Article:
Mr. Wu Hongbo Under-Secretary-General for Economic and Social Affairs

Opening remarks
Fifth Session of the United Nations Committee of Experts
on Global Geospatial Information Management

Excellencies,
Distinguished Delegates and Observers,

I am delighted to welcome you to the fifth session of the United Nations Committee of Experts on Global Geospatial Information Management (UN-GGIM). Many of you have travelled far, to share your expertise in the spirit of global cooperation. I commend you all for your continued interest, energy and participation.

Although only in your fifth session, you have already achieved some major milestones and you are proceeding quickly with key global topics. You will complete the UN-GGIM regional committee architecture at this session. The creation of five regional UN-GGIM committees is to be applauded. Strong linkages between regional and global geospatial information processes and methods are indispensable.

You must also be congratulated for formulating the first geospatial resolution adopted by the United Nations General Assembly in February this year. This landmark resolution recognizes the global importance of location and positioning for many areas of development.

I understand that you will also finalize several important guidelines to assist Member States in implementing and adopting international geospatial standards and best practice.

I also note that you will address a number of issues that are closely aligned to sustainable development and the post-2015 development agenda such as the application of geospatial information to land administration and management. You have a full agenda over the next three days.

Distinguished Delegates and Observers,

2015 is a crucial year in global development, a year in which world leaders will steer the global course of action to improve people’s lives and protect the planet. With key finance, sustainable development and climate change conferences being convened, the focus on practical solutions and international cooperation will be imperative. This Committee of Experts, and geospatial information, has a valuable role to play.

The monitoring of the Millennium Development Goals over the past 15 years taught us that data are an indispensable element of the development agenda. Knowing where people and things are, and their relationship to each other, is essential for informed decision-making, and to measure and monitor outcomes.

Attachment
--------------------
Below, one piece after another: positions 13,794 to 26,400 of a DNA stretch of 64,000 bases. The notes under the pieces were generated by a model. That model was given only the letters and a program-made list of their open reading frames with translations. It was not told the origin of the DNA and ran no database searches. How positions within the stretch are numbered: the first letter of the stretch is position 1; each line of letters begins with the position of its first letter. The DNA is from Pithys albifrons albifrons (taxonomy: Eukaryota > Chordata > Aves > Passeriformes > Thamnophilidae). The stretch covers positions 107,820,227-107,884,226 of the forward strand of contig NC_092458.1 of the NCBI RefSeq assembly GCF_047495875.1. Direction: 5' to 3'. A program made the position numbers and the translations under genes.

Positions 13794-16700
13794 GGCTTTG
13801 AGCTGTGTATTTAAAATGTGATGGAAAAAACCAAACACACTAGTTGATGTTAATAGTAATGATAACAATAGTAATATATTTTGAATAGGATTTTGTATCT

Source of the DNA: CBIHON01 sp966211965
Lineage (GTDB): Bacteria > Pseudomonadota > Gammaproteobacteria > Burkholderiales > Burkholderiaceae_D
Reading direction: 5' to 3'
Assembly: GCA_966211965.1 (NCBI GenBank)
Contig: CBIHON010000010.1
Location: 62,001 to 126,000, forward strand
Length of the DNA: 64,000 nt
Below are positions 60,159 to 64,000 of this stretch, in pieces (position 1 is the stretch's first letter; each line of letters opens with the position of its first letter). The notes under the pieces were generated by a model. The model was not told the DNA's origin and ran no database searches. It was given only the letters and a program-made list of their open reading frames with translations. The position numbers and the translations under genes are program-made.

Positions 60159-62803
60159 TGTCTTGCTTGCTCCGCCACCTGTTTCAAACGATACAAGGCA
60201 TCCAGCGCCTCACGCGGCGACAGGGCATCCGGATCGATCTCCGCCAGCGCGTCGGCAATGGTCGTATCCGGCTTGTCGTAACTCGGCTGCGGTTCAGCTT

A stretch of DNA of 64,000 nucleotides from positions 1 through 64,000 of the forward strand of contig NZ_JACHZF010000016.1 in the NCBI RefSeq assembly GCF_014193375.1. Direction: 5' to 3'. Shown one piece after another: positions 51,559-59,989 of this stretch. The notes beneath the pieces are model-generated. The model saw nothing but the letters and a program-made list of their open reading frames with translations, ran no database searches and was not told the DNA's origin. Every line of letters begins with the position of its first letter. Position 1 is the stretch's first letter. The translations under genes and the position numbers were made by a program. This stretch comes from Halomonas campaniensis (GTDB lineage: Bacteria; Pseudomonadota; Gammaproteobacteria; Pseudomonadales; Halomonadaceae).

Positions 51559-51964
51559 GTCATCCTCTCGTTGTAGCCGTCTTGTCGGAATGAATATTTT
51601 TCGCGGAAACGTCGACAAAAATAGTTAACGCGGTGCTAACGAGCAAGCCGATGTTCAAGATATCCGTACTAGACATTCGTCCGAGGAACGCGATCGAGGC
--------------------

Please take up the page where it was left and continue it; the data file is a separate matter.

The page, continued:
The experience of the MDGs provides a springboard for our next steps. A bold new development agenda called “The 2030 Agenda for Sustainable Development” was agreed upon last Sunday and will be adopted at the UN Summit next month. It will include 17 Sustainable Development Goals (SDGs) with 169 associated targets and will guide the decisions we take over the next 15 years. Efforts to increase the availability of high-quality, timely and reliable data, disaggregated by geographic location, will be critical.

The Inter-agency and Expert Advisory Group on SDGs is currently preparing a global indicator framework under the guidance of the Statistical Commission. They will need to consider geospatial information in their work. I call upon this Committee of Experts to provide your technical expertise and support to this process.

Distinguished Delegates and Observers,

While the challenges before us are numerous, so are the opportunities to make a real difference to global development. This will be reflected in your deliberations when you discuss an initial draft of the comprehensive review of the Committee’s work and operations, to be submitted to ECOSOC in early 2016. I am confident that the Member States represented in ECOSOC will study your comprehensive review with interest and appreciation.

In closing, I am pleased to recognize and thank the co-Chairs of your Committee of Experts, all the Chairs and leaders of the regional committees and working and expert groups, the authors of technical reports and the Rapporteur, without whose essential contribution, a meeting of this size would not be possible. I thank you all for coming to New York to continue the important work of positioning geospatial information to address global challenges. I assure you that you have my Department’s full support.

I wish you all a productive, but also enjoyable session, and very much look forward to your deliberations and outcomes.

Thank you.

 

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